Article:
A website from the Massachusetts Historical Society; founded 1791.
close
-
The Adams Papers Digital Edition is undergoing active maintenance while we work on improvements to the system. You may experience slow performance or the inability to access content. We apologize for any inconvenience this may cause. We will endeavor to return to full capabilities as soon as possible.

Browsing: Diary of John Quincy Adams, Volume 2


Docno: ADMS-03-02-02-0002-0003-0023

Author: Adams, John Quincy
Date: 1787-03-23

23d.

Charles went down to Mr. Dana's this evening; the judge is mending but quite slowly:
I had thoughts of carrying up some algebraic calculations, for the mathematical performance at exhibition, but, Cranch takes the next transit of Venus. Bridge and White, who do not choose, to take much trouble, have both taken lunar eclipses; and as there was no solar eclipse presented at the last exhibition I determined to project one, for the next. I went to Mr. Read to find out, when there will be a large one, and finally calculated the elements for that which will happen, May 15th. 1836.
Joshua Cushman 1 of Bridgewater will be 23 the 11th. of next month. Poverty appears to be his greatest enemy; she opposes his progress, and he has a very great struggle with her, to go through College. For genius he is neither at the Zenith nor at the Nadir; but somewhere about half way between. For improvements, he has made as many perhaps, as his circumstances would allow him. In composition, an admiration of beautiful periods, and elegant expression, have taken from the natural taste { 184 } | view for that simplicity in which alone true beauty and elegance consist. His conversation sometimes degenerates into bombast; to express that he wants a glass of water he will say, that within the concave excavation of his body, there are certain cylindric tubes which require to be replenished from, the limpid fountain or the meandering rivulet. In the public exercices of composition his greatest fault is prolixity. He will write two sheets of paper full, for a forensic, while scarcely any other of the Class will scarcely fill half one. He is however esteemed by the Class in general, as an amiable character, if not as an uncommon genius.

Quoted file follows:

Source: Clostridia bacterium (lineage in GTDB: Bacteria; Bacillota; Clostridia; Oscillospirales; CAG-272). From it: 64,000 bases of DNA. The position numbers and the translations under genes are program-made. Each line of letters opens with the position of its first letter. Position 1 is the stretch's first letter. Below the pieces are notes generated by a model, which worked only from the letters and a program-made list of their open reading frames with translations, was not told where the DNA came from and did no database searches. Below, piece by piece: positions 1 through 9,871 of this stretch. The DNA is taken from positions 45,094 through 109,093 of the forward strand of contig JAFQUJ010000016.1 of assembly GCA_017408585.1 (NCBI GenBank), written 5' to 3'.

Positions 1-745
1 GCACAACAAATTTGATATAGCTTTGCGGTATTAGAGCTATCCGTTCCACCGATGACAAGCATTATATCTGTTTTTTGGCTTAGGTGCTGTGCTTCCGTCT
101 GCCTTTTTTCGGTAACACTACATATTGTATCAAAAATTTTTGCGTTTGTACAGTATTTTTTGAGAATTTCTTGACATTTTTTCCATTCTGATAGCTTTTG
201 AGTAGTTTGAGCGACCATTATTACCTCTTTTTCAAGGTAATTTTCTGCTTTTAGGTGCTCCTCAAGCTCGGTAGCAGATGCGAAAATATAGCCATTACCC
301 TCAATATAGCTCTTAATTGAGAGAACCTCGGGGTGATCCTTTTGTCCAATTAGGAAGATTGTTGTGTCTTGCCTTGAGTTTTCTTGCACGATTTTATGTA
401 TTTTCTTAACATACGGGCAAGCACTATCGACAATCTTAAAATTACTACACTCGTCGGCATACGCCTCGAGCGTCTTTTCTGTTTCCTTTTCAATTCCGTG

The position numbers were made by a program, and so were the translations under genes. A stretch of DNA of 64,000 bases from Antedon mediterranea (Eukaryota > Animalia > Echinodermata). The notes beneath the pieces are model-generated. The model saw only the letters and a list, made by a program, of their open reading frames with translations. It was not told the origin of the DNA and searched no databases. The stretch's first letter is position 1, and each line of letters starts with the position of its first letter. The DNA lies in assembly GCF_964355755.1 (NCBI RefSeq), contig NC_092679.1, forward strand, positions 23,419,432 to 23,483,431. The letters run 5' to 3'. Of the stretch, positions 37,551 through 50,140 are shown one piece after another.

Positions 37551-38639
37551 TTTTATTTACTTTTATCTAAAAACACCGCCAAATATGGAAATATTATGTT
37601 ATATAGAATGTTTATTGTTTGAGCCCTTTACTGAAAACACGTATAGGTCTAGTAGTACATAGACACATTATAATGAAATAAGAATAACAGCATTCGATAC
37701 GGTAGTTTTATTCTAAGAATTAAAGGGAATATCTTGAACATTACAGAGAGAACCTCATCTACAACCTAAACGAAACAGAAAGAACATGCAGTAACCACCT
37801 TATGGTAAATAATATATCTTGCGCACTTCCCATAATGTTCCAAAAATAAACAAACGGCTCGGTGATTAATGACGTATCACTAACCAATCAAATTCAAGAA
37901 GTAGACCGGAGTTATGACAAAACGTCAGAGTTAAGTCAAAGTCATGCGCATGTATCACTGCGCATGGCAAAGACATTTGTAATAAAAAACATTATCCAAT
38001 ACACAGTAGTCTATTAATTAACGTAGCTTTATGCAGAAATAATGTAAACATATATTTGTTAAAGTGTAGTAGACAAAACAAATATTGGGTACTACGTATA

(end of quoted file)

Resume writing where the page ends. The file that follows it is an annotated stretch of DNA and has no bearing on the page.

1. Cushman studied theology and was ordained at Winslow, Mass. (now Maine), where he was minister from 1795 until 1814. His contract was not renewed, possibly because of his liberal religious views. While still a minister, he sat for two terms in the Massachusetts legislature. He later served in the U.S. House of Representatives, 1819–1825. Afterward he served in the Maine legislature ( DAB ).